Vietnam uses an old naval base to make new friends

Diplomacy by other means

NEAR the point where Vietnam bulges deepest into the South China Sea lies Cam Ranh Bay, perhaps the finest natural deepwater harbour in South-East Asia. France based a fleet there in colonial times. Russian ships made use of it in the Russo-Japanese war, Japanese ones during the second world war and American ones during the Vietnam war.

After the American withdrawal and communist triumph, the government of the newly reunited Vietnam leased the naval base to the Soviet Union. Russia gave up the facility in 2002. Today it is Russian tourists who flock to Cam Ranh International Airport, with its American-built airstrip, on their way to the beaches of nearby Nha Trang.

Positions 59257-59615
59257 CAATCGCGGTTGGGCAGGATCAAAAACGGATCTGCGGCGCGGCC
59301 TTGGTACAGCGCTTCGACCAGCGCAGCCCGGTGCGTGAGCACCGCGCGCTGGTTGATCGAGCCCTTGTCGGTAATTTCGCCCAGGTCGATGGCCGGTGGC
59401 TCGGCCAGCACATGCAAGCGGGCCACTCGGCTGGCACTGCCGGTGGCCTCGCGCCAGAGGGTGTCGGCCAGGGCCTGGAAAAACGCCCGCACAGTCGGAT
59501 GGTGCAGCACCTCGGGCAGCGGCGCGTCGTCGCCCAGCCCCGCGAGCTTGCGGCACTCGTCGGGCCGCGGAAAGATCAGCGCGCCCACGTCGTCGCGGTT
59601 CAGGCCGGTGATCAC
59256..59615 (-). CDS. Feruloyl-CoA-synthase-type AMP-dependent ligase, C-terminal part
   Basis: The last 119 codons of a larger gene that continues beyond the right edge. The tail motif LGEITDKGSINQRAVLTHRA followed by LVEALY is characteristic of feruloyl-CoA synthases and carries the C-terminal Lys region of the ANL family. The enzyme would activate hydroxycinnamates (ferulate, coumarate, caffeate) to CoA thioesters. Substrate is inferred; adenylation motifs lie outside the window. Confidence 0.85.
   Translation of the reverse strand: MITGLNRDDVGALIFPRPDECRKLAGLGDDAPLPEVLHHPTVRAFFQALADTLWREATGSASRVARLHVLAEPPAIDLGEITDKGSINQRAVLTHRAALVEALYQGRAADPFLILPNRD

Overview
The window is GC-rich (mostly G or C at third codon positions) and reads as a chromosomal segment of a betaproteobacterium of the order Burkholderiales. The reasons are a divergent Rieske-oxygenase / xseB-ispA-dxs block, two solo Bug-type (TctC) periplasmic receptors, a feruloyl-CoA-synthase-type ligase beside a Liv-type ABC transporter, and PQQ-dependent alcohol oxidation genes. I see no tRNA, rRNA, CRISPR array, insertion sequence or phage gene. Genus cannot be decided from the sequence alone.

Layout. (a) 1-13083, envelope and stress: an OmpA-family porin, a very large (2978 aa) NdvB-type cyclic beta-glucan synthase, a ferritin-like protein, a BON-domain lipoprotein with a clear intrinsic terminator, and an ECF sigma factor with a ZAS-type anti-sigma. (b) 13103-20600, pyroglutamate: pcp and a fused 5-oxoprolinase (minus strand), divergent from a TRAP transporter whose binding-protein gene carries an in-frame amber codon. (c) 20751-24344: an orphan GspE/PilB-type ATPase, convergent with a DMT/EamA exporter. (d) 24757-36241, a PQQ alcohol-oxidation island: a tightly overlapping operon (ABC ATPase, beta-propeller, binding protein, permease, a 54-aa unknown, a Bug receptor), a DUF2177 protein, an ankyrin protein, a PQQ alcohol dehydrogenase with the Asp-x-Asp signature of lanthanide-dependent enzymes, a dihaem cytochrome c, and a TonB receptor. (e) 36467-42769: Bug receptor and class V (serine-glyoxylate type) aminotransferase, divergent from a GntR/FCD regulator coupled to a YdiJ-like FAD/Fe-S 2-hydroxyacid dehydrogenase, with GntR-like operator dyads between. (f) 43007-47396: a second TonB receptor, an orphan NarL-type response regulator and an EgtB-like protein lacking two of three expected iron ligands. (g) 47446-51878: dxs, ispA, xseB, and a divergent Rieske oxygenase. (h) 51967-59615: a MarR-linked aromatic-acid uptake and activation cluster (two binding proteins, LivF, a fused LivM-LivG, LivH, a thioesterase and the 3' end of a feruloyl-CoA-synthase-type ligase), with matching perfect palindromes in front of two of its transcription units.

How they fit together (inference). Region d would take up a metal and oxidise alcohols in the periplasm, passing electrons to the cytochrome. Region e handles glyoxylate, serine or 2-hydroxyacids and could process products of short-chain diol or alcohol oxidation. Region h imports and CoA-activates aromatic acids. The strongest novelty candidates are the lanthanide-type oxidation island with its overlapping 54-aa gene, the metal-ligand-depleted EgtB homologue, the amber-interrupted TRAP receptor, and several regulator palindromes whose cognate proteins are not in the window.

These days Vietnam ostensibly follows a policy of “Three Nos”: no military alliances, no foreign bases and no joining with another country to fight a third. Nonetheless, adjacent to the Vietnamese naval base at Cam Ranh is a facility that receives foreign military vessels. In theory it is a purely commercial venture, open to the ships of any country willing to pay for the maintenance and refuelling it provides. But it also serves a strategic...

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